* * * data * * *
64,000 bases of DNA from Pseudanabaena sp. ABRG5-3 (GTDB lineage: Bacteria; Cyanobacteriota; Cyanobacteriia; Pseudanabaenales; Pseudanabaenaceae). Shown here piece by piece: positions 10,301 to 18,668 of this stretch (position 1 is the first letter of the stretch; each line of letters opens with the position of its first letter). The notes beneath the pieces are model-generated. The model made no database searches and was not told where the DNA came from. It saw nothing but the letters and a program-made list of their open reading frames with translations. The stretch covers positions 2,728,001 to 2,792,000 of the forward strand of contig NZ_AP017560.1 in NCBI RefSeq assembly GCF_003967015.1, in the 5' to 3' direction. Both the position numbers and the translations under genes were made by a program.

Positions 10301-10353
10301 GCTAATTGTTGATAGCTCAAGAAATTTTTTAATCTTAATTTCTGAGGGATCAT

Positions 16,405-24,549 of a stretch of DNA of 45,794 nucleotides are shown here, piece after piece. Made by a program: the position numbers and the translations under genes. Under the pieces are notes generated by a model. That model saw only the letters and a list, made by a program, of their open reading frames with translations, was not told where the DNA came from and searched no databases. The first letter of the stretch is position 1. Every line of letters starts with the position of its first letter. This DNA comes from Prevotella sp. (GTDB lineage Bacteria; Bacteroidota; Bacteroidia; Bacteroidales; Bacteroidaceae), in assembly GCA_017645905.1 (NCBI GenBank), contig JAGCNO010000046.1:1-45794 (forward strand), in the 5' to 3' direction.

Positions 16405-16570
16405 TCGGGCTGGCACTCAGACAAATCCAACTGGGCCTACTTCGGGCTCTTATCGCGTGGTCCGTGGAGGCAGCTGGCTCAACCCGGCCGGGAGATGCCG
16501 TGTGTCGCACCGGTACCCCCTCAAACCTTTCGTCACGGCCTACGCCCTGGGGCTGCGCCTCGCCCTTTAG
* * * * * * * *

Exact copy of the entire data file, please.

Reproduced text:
64,000 bases of DNA from Pseudanabaena sp. ABRG5-3 (GTDB lineage: Bacteria; Cyanobacteriota; Cyanobacteriia; Pseudanabaenales; Pseudanabaenaceae). Shown here piece by piece: positions 10,301 to 18,668 of this stretch (position 1 is the first letter of the stretch; each line of letters opens with the position of its first letter). The notes beneath the pieces are model-generated. The model made no database searches and was not told where the DNA came from. It saw nothing but the letters and a program-made list of their open reading frames with translations. The stretch covers positions 2,728,001 to 2,792,000 of the forward strand of contig NZ_AP017560.1 in NCBI RefSeq assembly GCF_003967015.1, in the 5' to 3' direction. Both the position numbers and the translations under genes were made by a program.

Positions 10301-10353
10301 GCTAATTGTTGATAGCTCAAGAAATTTTTTAATCTTAATTTCTGAGGGATCAT

Positions 16,405-24,549 of a stretch of DNA of 45,794 nucleotides are shown here, piece after piece. Made by a program: the position numbers and the translations under genes. Under the pieces are notes generated by a model. That model saw only the letters and a list, made by a program, of their open reading frames with translations, was not told where the DNA came from and searched no databases. The first letter of the stretch is position 1. Every line of letters starts with the position of its first letter. This DNA comes from Prevotella sp. (GTDB lineage Bacteria; Bacteroidota; Bacteroidia; Bacteroidales; Bacteroidaceae), in assembly GCA_017645905.1 (NCBI GenBank), contig JAGCNO010000046.1:1-45794 (forward strand), in the 5' to 3' direction.

Positions 16405-16570
16405 TCGGGCTGGCACTCAGACAAATCCAACTGGGCCTACTTCGGGCTCTTATCGCGTGGTCCGTGGAGGCAGCTGGCTCAACCCGGCCGGGAGATGCCG
16501 TGTGTCGCACCGGTACCCCCTCAAACCTTTCGTCACGGCCTACGCCCTGGGGCTGCGCCTCGCCCTTTAG